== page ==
Your personal odds of IVF success will depend on your age and what other fertility factors you’re facing. Talk to your doctor about your particular situation.

Does Surgical Treatment for Endometriosis Improve Fertility?

The number one reason for surgical removal of endometrial deposits is to reduce pain symptoms. This may be done at the same time of diagnosis.

But does surgery improve fertility in women with endometriosis?

For those with severe endometriosis, surgery does seem to improve fertility and possibly improve the odds for fertility treatment success.

However, repeated surgical treatment does not further enhance fertility.

What about women with mild to moderate endometriosis? Some studies have found small but significantly improved live birth rates after surgical intervention for women with Stage I or II endometriosis.

It is suspected that many women with unexplained infertility have mild endometriosis. Is surgery warranted in these cases, to diagnose and possibly remove endometrial deposits (if found)?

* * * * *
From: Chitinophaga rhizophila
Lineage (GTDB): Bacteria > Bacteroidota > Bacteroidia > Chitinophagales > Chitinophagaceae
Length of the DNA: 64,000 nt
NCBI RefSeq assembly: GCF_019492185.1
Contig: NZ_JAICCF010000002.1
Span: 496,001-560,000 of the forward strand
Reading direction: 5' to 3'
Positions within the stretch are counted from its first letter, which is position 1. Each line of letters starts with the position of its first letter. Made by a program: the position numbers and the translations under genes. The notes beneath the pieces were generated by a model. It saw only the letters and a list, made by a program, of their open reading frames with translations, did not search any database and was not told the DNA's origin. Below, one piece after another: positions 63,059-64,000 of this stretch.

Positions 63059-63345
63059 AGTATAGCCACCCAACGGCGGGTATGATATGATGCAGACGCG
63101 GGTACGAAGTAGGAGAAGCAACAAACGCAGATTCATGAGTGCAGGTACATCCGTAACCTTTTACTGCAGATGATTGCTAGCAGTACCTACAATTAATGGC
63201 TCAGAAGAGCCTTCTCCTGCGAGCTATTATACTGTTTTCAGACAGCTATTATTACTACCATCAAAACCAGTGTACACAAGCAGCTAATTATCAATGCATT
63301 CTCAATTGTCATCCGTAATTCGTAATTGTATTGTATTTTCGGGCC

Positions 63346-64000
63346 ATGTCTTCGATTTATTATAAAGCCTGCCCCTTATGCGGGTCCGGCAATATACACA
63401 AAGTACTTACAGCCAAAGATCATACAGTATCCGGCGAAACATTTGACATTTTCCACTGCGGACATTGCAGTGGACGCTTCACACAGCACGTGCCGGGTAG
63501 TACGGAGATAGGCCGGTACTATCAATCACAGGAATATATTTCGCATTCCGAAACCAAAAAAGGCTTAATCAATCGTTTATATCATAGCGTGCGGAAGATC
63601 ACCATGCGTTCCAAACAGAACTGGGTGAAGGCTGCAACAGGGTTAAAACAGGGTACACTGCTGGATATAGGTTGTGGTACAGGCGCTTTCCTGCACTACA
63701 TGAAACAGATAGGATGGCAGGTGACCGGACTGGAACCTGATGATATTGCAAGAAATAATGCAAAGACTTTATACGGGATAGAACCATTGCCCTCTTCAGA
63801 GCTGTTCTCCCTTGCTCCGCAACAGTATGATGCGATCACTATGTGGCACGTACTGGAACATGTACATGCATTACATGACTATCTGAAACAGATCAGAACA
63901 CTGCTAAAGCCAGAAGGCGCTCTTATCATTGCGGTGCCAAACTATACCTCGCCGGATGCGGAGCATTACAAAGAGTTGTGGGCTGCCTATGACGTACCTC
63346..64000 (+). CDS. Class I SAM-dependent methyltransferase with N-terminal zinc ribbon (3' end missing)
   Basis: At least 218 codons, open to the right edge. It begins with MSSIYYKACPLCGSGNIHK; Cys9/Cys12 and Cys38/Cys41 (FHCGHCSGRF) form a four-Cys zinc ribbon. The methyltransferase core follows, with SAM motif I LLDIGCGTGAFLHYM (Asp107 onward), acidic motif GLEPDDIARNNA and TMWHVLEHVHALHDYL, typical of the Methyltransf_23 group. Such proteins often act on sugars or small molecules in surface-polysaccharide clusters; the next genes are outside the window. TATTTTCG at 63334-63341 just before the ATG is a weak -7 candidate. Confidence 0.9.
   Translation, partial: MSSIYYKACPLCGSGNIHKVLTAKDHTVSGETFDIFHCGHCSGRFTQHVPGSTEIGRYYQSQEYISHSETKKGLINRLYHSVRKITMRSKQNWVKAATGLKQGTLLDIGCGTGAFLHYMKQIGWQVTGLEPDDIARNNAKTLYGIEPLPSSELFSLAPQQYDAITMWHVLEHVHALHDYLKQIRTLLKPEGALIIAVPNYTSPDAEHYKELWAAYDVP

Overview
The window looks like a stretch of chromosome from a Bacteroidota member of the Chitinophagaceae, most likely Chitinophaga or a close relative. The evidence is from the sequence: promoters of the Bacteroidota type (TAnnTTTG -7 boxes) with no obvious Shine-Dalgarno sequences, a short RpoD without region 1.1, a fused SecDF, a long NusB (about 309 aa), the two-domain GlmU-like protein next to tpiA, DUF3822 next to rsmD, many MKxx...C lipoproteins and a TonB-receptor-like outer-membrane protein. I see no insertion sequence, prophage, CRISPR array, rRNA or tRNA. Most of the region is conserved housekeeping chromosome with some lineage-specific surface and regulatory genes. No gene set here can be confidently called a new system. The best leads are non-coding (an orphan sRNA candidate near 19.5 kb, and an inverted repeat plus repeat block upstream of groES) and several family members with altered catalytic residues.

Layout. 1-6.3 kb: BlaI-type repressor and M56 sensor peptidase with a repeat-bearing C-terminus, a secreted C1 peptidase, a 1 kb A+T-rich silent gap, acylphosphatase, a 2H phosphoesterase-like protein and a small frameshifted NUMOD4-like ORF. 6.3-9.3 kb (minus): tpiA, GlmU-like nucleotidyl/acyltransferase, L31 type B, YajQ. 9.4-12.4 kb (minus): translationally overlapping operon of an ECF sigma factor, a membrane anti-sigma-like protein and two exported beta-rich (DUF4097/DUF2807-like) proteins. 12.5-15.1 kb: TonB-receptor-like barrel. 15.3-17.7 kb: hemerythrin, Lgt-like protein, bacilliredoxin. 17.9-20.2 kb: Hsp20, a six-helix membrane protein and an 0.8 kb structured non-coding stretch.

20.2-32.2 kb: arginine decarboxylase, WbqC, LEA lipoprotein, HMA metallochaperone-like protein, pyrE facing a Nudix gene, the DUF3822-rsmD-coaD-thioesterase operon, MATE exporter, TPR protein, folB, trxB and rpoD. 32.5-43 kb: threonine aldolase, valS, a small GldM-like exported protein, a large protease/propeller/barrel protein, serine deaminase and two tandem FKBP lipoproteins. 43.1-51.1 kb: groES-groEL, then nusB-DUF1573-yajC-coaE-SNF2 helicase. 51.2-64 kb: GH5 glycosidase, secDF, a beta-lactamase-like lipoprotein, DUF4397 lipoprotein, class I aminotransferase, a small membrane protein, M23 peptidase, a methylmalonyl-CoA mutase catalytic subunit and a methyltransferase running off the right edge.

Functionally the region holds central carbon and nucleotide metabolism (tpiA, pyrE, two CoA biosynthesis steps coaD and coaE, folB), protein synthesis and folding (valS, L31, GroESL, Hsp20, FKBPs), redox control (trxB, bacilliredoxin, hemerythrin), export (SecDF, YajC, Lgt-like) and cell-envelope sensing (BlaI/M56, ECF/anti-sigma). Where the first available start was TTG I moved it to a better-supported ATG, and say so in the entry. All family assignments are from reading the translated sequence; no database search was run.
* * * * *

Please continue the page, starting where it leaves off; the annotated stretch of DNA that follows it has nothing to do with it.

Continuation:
This is questionable.

If the woman isn’t experiencing pain, the risks of surgery outweigh the possible fertility benefit.

(Keep in mind the benefit will only apply if the woman has endometriosis, and she may not. According to one study, for every 40 surgeries/cases, one pregnancy would possibly result. Those aren’t good odds.)

Surgery to diagnose and remove endometrial deposits has risks. It has also, in some cases, increased endometriosis symptoms or even caused further fertility damage. Surgery can lead to adhesions, which can harm fertility and cause pain. Removal of endometrial ovarian cysts may reduce ovarian reserves.

Talk to your doctor about whether surgical treatment is right for you. If you’re still unsure, don’t be afraid to seek a second opinion.

Sources:

Gibbons, William E.; Hornstein, Mark D. “Treatment of infertility in women with endometriosis.” UpToDate.

Practice Committee of the American Society for Reproductive Medicine. “Endometriosis and infertility: a committee opinion.Fertil Steril. 2012 Sep;98(3):591-8. Epub 2012 Jun 15.

Senapati S1, Sammel MD2, Morse C3, Barnhart KT4. “Impact of endometriosis on in vitro fertilization outcomes: an evaluation of the Society for Assisted Reproductive Technologies Database.” Fertil Steril. 2016 Jul;106(1):164-171.e1. doi: 10.1016/j.fertnstert.2016.03.037. Epub 2016 Apr 7.